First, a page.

4D printing: the next step

While designers and architects are gradually getting used to 3D printing, the next generation is already here. A team from the US and Singapore has developed 4D printing, to create 3D structures that change over time.

The researchers, from University of Colorado Boulder and Singapore University of Technology and Design use shape memory polymer fibres combined with the composites that are already used in 3D printing.

The shape changing can either be pre-programmed using the SMP fibres, or altered at a chosen time using external influence. This could, for example, be heat or electricity applied to the material. The team is now working on integrating different types of movement, such as folding, stretching or curling, into the materials.

Though many people don’t realise it, 3D printing has been around for about quarter of a century. The challenge has always been to make the process cheap and fast enough to make it viable for commercial and industrial use. The relatively recent development of active (i.e. moving or shape-changing) fibres means that the doors are open to new applications.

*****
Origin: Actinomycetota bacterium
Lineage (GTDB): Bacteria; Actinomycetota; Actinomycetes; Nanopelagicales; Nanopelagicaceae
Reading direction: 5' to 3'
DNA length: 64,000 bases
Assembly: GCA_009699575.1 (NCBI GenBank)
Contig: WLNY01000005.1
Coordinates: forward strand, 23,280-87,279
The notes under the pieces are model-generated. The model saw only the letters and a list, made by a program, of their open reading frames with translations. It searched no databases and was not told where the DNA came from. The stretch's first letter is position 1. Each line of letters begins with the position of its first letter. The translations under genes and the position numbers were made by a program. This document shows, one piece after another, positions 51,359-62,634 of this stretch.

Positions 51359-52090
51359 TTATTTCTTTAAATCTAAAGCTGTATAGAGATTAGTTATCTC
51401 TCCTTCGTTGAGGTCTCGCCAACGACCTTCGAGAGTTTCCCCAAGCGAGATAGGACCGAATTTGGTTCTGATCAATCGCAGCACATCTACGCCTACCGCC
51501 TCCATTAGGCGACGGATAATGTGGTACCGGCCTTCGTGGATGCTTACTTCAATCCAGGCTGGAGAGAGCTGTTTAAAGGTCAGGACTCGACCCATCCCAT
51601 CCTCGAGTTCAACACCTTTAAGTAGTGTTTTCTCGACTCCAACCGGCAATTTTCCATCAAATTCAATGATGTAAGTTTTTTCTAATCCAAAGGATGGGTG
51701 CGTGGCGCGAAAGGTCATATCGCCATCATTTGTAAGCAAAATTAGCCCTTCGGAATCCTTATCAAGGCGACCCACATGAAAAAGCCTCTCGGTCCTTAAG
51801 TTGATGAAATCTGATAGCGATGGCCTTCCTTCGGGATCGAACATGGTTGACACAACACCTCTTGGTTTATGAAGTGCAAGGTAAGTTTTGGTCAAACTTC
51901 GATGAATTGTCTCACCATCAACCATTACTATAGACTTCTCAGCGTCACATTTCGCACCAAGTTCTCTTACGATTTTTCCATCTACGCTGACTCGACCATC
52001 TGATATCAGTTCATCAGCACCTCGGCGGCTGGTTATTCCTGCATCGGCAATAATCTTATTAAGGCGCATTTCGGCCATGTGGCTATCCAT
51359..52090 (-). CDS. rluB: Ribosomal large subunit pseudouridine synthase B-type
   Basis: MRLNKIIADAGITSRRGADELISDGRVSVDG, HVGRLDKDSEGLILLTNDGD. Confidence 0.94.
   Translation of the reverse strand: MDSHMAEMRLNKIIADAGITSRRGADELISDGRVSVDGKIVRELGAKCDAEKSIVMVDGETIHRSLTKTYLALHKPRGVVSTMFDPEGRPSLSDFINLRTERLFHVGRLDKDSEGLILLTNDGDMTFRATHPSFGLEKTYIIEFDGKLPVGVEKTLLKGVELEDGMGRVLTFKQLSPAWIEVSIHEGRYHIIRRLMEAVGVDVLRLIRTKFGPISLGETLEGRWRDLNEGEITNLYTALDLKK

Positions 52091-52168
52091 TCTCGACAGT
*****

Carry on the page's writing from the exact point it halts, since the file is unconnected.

By contrast, 4D printing was introduced as a concept earlier this year. Skylar Tibbits, from MIT, proposed 4D printing in a TED talk. Getting your head around 4D printing is a little more complicated, but the applications are even wilder than already known for 3D printing.

Imagine biomedical tools and implants that squeeze down for insertion during operations, and regain their full size and shape when safely in the body,  perhaps to repair an artery. Or a solar panel that automatically adjusts to make optimum use of the sun’s rays. In theory, 4D printing could even allow for automated manufacture of 3D printers. This ‘rise of the machines’ is going to make for very interesting watching.


More information on 4D printing is here.

Images via CU-Boulder.